(? - 1954)
Full name: Laise, Pablo Floro
ery little we know about his life and career and we only have the testimony of some music sheet copies.
The only appearance that is found in the chronicles about his work in a tango orchestra was when he was playing an unusual instrument, the "lija" (a scraper).
He played in the gigantic —for that time— aggregation that Vicente Greco and Francisco Canaro put together for the carnival balls at the Teatro Politeama of the city of Rosario in 1916.
It’s worthwhile mentioning the important figures that were included in that orchestra: Vicente Greco, Juan Labissier, Osvaldo Fresedo, Pedro Polito (bandoneons), Francisco Canaro, Rafael Rinaldi, Rafael Canaro, Francisco Confeta (violins), Juan Carlos Bazán (clarinet), Vicente Pecci (flute), Samuel Castriota (piano), José Martínez (harmonium) and Leopoldo Thompson (string bass).
The following are some of his tangos: "Barceló", "El Tito", "El triunfo radical", "Ginebrita", "Laborda", "Molinari".
Many of his pieces were inspired by horse races: "Don Santiago" (whose dedication said: «Dedicated to the honorable sportsman and founder of the Hipódromo San Martín (racetrack), Don Santiago Fontanilla and the general administrator Don Esteban Habiaque, with respect»); "Mamita Segunda" («Dedicated to the renowned sportsman Mr. Justo C. Saavedra and the composer Mr. Honorio Valdez»); "Stud Los Cardos" («Dedicated to the great jockey David Englander»); "Viejo pillo" («Dedicated to the well-known sportsman Mr. Ernesto Dufour and the trainer Juan Lapistoy and the jockey Luis P. Menini»), "Peregrino" («Dedicated to the honorable Mr. Eladio Vidal, owner of the said horse»). They are all tangos.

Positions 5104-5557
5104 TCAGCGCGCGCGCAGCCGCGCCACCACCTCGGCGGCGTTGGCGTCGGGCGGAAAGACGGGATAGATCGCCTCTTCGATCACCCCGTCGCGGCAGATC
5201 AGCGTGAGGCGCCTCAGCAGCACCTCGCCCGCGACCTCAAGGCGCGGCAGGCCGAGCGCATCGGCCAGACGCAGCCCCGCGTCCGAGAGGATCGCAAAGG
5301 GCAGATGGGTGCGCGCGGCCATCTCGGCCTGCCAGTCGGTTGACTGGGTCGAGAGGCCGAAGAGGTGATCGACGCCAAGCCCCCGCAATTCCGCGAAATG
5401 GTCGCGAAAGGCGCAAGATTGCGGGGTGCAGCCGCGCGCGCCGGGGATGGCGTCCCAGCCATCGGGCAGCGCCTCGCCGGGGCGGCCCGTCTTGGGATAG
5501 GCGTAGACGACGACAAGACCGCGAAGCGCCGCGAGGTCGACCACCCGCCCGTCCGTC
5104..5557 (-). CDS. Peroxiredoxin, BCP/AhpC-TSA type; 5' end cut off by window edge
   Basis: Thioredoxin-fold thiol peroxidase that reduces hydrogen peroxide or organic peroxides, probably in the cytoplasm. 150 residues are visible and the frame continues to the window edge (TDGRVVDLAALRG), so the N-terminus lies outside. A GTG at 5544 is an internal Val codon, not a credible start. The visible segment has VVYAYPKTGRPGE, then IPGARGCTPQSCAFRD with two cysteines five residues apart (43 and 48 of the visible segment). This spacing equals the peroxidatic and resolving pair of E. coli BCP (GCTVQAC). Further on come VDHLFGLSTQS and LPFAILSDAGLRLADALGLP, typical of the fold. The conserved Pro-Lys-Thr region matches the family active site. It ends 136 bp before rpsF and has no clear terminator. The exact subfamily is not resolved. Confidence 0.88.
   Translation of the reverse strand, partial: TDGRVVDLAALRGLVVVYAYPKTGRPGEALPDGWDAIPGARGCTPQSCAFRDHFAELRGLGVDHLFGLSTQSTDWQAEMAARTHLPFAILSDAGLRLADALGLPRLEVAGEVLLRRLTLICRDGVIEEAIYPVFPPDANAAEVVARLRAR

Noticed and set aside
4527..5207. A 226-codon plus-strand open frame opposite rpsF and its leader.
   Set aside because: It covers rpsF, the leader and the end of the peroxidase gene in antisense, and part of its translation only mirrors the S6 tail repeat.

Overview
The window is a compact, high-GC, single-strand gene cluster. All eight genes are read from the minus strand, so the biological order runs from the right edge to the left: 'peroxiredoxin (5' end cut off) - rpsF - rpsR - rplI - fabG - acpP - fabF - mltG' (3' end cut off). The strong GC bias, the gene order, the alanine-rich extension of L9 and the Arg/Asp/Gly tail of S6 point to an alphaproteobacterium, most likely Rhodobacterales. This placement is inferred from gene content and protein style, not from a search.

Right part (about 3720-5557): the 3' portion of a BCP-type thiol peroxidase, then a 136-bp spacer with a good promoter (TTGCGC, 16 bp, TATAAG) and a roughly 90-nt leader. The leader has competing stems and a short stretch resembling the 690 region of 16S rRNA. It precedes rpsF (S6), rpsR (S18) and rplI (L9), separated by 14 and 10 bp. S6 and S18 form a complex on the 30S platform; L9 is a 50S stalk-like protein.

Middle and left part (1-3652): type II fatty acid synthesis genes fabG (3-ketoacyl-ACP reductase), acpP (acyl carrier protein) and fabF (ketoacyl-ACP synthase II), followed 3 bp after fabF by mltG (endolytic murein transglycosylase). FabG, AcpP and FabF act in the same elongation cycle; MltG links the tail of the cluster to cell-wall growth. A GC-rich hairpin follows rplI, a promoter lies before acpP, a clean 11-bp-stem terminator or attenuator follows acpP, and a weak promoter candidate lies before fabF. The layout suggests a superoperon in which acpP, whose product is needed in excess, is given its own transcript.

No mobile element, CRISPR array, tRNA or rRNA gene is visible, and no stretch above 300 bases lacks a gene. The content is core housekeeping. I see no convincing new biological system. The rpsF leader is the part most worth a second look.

Veniard, Juan María: en “Antología del Tango Rioplatense - Desde los comienzos hasta 1920.”, Apéndice 4 “Principales autores e intérpretes”, Instituto Argentino de Estudio Sobre el Tango - Instituto de Musicología Carlos Vega, Buenos Aires 1980.